The rift in the Gulf has unleashed growing display of power that neither side seems to give up. A clear divide in the Gulf demonstrates those who are with the Saudi/UAE-led alliance and those who have decided to support Qatar.
Yet out of the countries that have claimed a neutral stance, the most unlikely and the one with a potential to affect the blockade is Somalia.
Not only does Somalia supply both air and naval access to the Saudis and Emiratis to conduct their siege in Yemen, it also now allows Qatar to use its airspace after the air restriction placed on Doha by other Arab states. With Somalia’s 2,000 miles of coastline on the line, Arab states participating in the siege are determined to access it for their own gain.
A potential alliance with Qatar was arguably the most realistic. With Qatar allegedly buying off presidential candidates before the election, and funding current President Mohamed Abdullahi Mohamed’s campaign through the former Aljazeera Arabia correspondent, and now newly appointed chief of staff, Faahad Yasin.
The Gulf states’ clear display of interest in the area is unsurprising. Since Saudis backed the previous government, it is interesting to see how this could force Somalia to play into Qatar’s hand and alter the relationship with its ally, Turkey, if it all goes wrong.
In the past year, Turkey has provided Somalia with an immense amount of humanitarian aid. Their influence ranges from building new hospitals and tarmacking roads to providing the scholarship for Somali youth. Through its programs and aid, Turkey is winning the support of the Somali people but more importantly gaining access to their land and sea services. Turkish influence in the area is something that other Gulf states aim to replicate.
With Turkey supporting Qatar in the blockade, a neutral Somalia would benefit them the most. Outside influencers such as Saudi Arabia and UAE can establish stronger bases in the country and shape the way its affairs are conducted; leaving not only Qatar to be affected by the blockade but now also Turkey.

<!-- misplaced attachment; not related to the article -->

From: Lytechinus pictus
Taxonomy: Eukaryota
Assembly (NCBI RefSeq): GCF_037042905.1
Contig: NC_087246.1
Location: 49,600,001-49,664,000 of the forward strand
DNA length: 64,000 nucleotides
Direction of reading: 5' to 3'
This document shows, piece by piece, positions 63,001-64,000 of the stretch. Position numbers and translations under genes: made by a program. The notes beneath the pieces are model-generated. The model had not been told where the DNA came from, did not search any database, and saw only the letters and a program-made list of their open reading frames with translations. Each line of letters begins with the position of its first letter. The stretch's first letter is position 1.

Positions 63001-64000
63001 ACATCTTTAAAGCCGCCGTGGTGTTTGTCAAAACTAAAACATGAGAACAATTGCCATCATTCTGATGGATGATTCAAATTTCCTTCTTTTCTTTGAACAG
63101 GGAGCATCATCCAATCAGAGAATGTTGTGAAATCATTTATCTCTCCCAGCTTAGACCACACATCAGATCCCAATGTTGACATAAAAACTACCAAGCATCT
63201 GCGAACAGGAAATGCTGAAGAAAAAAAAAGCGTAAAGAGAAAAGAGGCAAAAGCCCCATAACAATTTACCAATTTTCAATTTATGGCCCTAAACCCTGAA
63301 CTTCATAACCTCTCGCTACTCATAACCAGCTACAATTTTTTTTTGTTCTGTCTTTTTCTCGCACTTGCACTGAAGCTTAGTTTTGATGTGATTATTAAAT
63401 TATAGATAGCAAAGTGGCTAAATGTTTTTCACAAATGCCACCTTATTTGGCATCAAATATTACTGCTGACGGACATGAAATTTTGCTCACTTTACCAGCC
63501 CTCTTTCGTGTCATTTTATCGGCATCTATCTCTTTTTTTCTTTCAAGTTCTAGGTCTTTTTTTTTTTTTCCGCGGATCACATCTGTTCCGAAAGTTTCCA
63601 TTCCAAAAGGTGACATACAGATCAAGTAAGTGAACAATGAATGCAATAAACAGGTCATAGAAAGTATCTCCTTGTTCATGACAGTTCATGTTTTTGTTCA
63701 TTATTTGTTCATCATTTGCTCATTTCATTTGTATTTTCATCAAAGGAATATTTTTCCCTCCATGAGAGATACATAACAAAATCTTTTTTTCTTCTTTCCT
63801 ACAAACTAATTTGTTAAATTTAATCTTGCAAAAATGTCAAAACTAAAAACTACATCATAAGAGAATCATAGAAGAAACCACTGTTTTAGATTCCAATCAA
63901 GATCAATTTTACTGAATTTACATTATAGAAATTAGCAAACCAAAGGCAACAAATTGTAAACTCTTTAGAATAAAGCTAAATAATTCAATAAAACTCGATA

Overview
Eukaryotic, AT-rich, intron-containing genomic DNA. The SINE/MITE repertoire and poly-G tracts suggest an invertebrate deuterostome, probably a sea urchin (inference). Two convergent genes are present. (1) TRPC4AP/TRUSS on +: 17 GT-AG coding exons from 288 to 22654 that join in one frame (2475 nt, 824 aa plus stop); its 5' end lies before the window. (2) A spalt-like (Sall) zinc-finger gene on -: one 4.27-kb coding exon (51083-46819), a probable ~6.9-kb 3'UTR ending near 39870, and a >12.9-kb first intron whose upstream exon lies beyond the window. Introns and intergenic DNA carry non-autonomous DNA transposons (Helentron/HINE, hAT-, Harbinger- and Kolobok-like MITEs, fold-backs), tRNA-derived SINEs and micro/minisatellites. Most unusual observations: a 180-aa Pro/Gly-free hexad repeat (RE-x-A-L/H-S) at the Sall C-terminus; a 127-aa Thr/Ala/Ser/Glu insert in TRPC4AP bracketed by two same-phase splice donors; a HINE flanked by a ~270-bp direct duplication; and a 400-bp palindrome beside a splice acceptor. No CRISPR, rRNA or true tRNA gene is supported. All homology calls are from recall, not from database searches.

In a further display of complicated geopolitics in the Somali region, at the beginning of April, the semi-autonomous region in the northeast of Somalia signed a 30-year deal with the Dubai-owned P&O firm to develop a multi-purpose port in Bosaso. This came after the self-declared republic of Somaliland had already signed a deal to allow the UAE to develop a military base in Berbera.
Emirati influence in the region is an important factor to consider when recognizing Somalia’s crucial role in the Gulf blockade. This agreement was highly controversial as it undermined the central Somali government. Its underlying motive was also to gain more control of Somalia.
With other global superpowers controlling different ports in the Horn of Africa (such U.S. and Japanese military bases in Djibouti), Gulf nations feel the need to solidify their bases. For Somalia, however, it is a quite challenge to choose between the two factions of the dispute. By agreeing with Qatar, Somalia effectively alters the relationship between the ports and workers in the northeast. Mogadishu also puts at stake its workers in Dubai since they could face expulsion.
Saudi pressure, unsurprisingly, has come in the form of money. The Saudi government threatened to withdraw its financial aid to Somalia until they decide to cut ties with Qatar. This comes at a time when Somalia is suffering from mass famine, with limited supplies to help its own humanitarian crisis.
The sheer severity of this act indicates the explicit need for Somalia to pick their side, suggesting that a government that does not prefer Saudi Arabia will gain nothing and, as a by-product, does not care for the well-being of its people. Saudis are betting on the current president’s reputation as the ”man of the people,” trying to undermine his authority.
When the Saudi government realized that this threat didn’t work, they decided to go another route. If taking away financial aid wasn’t going to make them join the Saudi/UAE front, then maybe throwing money at them will.
On June 12, the Saudi government reportedly had offered $80 million to Somalia on the condition that they cut ties with Qatar. These obvious attempts to exploit Somalia’s weaknesses are, in fact, ruining any chances Saudi Arabia might have in forcing Somalia to pick a side.
The archetypal assumption that money solves everything is failing for Saudis. Unless Riyadh decides to change the way it is conducting potential agreements in the region, their success is unlikely.
Some economists expressed concern that Somalia could face sanctions if they didn’t pick a side since Somalia largely depends on exports of livestock to Saudi Arabia and other Arab nations. But this potential roadblock has not deterred the Somali government from getting behind the neither side, regardless of how much money is being offered.
The stance of the Somali government is currently keeping both sides of the blockade in a kind of stasis. Only time will tell how this could all potentially affect the well-being of Somalia both throughout the blockade and after it’s resolved.
But for now, neutrality is the best option for a country that is stuck between a rock and a hard place.